Plasmodium (life cycle)

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Plasmodiocarp of the slime mold Hemitrichia serpula: the living structure contains many nuclei, not separated from each other by cell membranes or cell walls.

A plasmodium is a living structure of cytoplasm that contains many nuclei, rather than being divided into individual cells each with a single nucleus.

Plasmodia are best known from slime molds, but are also found in parasitic Myxosporea, and some algae such as the Chlorarachniophyta.


A plasmodium is an amoeboid, multinucleate and naked mass of cytoplasm that contains many diploid nuclei. The resulting structure, a coenocyte, is created by many nuclear divisions without the process of cytokinesis, which in other organisms pulls newly-divided cells apart.[1] In some cases, the resulting structure is a syncytium, created by the fusion of cells after division.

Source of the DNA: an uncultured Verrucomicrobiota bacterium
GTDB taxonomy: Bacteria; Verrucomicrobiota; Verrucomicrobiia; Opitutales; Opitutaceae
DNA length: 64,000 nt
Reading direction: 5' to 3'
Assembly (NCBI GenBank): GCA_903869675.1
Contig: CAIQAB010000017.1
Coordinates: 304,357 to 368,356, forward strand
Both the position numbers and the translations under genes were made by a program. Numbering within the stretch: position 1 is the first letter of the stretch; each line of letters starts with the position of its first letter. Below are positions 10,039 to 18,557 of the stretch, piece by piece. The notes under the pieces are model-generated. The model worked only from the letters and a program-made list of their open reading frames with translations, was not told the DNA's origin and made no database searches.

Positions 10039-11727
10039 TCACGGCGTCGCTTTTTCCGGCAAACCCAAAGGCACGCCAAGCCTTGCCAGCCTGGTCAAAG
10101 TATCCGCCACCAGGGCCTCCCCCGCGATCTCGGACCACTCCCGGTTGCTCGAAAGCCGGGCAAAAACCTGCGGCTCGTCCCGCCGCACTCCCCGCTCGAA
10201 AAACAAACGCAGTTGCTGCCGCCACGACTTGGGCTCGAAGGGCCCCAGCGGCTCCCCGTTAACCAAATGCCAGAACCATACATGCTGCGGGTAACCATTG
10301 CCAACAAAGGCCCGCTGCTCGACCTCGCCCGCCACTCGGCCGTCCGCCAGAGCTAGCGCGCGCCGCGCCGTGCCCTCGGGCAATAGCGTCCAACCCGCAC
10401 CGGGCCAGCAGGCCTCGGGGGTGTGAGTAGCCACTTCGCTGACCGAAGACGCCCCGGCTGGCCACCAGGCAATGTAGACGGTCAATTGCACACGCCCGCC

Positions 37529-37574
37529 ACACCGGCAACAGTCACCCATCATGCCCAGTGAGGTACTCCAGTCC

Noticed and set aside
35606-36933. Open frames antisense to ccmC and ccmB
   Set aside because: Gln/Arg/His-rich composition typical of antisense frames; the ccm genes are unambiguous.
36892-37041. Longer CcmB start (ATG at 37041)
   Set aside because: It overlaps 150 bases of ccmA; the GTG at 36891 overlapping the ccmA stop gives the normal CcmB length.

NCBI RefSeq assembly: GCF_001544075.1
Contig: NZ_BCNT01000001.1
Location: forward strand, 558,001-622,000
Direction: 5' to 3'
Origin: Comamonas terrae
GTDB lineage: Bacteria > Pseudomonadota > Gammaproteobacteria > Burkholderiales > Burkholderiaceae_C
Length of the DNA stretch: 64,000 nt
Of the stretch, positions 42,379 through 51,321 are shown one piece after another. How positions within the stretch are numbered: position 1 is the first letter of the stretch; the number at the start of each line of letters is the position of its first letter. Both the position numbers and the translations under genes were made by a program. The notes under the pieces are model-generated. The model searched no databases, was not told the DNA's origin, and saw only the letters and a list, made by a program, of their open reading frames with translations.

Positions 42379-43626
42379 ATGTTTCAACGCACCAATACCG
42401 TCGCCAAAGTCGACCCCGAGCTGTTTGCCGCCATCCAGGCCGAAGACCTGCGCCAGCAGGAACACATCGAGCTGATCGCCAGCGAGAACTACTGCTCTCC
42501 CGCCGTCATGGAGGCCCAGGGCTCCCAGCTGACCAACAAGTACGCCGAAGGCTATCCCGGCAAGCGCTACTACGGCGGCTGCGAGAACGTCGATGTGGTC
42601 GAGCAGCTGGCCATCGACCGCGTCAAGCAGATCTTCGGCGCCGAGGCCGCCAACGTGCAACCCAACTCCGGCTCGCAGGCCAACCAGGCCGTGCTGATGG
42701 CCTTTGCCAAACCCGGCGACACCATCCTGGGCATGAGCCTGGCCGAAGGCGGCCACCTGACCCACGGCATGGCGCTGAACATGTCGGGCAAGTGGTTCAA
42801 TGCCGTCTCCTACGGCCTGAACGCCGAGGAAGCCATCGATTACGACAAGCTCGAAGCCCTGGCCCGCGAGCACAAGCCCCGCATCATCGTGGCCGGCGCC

Taxonomic distribution[edit]

The term plasmodium, introduced by Leon Cienkowski,[2] usually refers to the feeding stage of slime molds; these are macroscopic myxomycetes.[3]

The multinucleate developmental stages of some intracellular parasites, namely Microsporidia (now in Fungi) and Myxosporidia (now in Cnidaria), former cnidosporans, are also sometimes called plasmodia.[4]

Similarly, in Rhizaria, the ameboid, multinucleate protoplasts of some Cercozoan algae, e.g. Chlorarachniophyta, are called plasmodia. These lack cell walls; the syncytia are created by cell fusion. Some plasmodiophorids and haplosporidians are other multinucleated rhizarians.[5]


  1. ^ Sharma OP. (1988). "4. Myxomycota". Textbook of Fungi. Boston: McGraw Hill Higher Education. pp. 33–48. ISBN 0-07-460329-9. Retrieved January 31, 2013.
  2. ^ Kuznicki, L. & Dryl, S. (1987). Leon Cienkowski. Acta Protozoologica 26 (1): 1-2, [1].
  3. ^ Berg, Linda (2008). Introductory Botany: Plants, People, and the Environment (2nd ed.). Belmont CA: Thomson Corporation. p. 398. ISBN 0-03-075453-4.
  4. ^ Hoek, C. van den, Mann, D.G. and Jahns, H.M. (1995). Algae An Introduction to Phycology. Cambridge University Press, Cambridge. ISBN 0-521-30419-9.
  5. ^ Brown MW, Kolisko M, Silberman JD, Roger AJ. (2012). Aggregative Multicellularity Evolved Independently in the Eukaryotic Supergroup Rhizaria. Current Biology, Volume 22, Issue 12, 1123-1127.